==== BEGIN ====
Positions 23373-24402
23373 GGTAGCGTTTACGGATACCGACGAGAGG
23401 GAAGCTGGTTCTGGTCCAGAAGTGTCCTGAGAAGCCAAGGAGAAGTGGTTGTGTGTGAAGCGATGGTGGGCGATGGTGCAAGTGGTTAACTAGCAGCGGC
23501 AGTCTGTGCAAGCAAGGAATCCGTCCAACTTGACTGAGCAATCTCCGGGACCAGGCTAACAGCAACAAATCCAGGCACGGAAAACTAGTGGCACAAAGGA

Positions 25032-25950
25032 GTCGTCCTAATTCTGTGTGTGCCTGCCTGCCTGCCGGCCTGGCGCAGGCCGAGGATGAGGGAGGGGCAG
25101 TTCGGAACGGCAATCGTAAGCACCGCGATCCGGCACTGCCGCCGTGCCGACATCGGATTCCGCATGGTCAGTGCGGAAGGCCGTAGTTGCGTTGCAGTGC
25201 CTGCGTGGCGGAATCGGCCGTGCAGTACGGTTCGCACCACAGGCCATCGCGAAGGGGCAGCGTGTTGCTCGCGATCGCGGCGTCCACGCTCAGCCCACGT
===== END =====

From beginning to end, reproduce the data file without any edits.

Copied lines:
Positions 23373-24402
23373 GGTAGCGTTTACGGATACCGACGAGAGG
23401 GAAGCTGGTTCTGGTCCAGAAGTGTCCTGAGAAGCCAAGGAGAAGTGGTTGTGTGTGAAGCGATGGTGGGCGATGGTGCAAGTGGTTAACTAGCAGCGGC
23501 AGTCTGTGCAAGCAAGGAATCCGTCCAACTTGACTGAGCAATCTCCGGGACCAGGCTAACAGCAACAAATCCAGGCACGGAAAACTAGTGGCACAAAGGA

Positions 25032-25950
25032 GTCGTCCTAATTCTGTGTGTGCCTGCCTGCCTGCCGGCCTGGCGCAGGCCGAGGATGAGGGAGGGGCAG
25101 TTCGGAACGGCAATCGTAAGCACCGCGATCCGGCACTGCCGCCGTGCCGACATCGGATTCCGCATGGTCAGTGCGGAAGGCCGTAGTTGCGTTGCAGTGC
25201 CTGCGTGGCGGAATCGGCCGTGCAGTACGGTTCGCACCACAGGCCATCGCGAAGGGGCAGCGTGTTGCTCGCGATCGCGGCGTCCACGCTCAGCCCACGT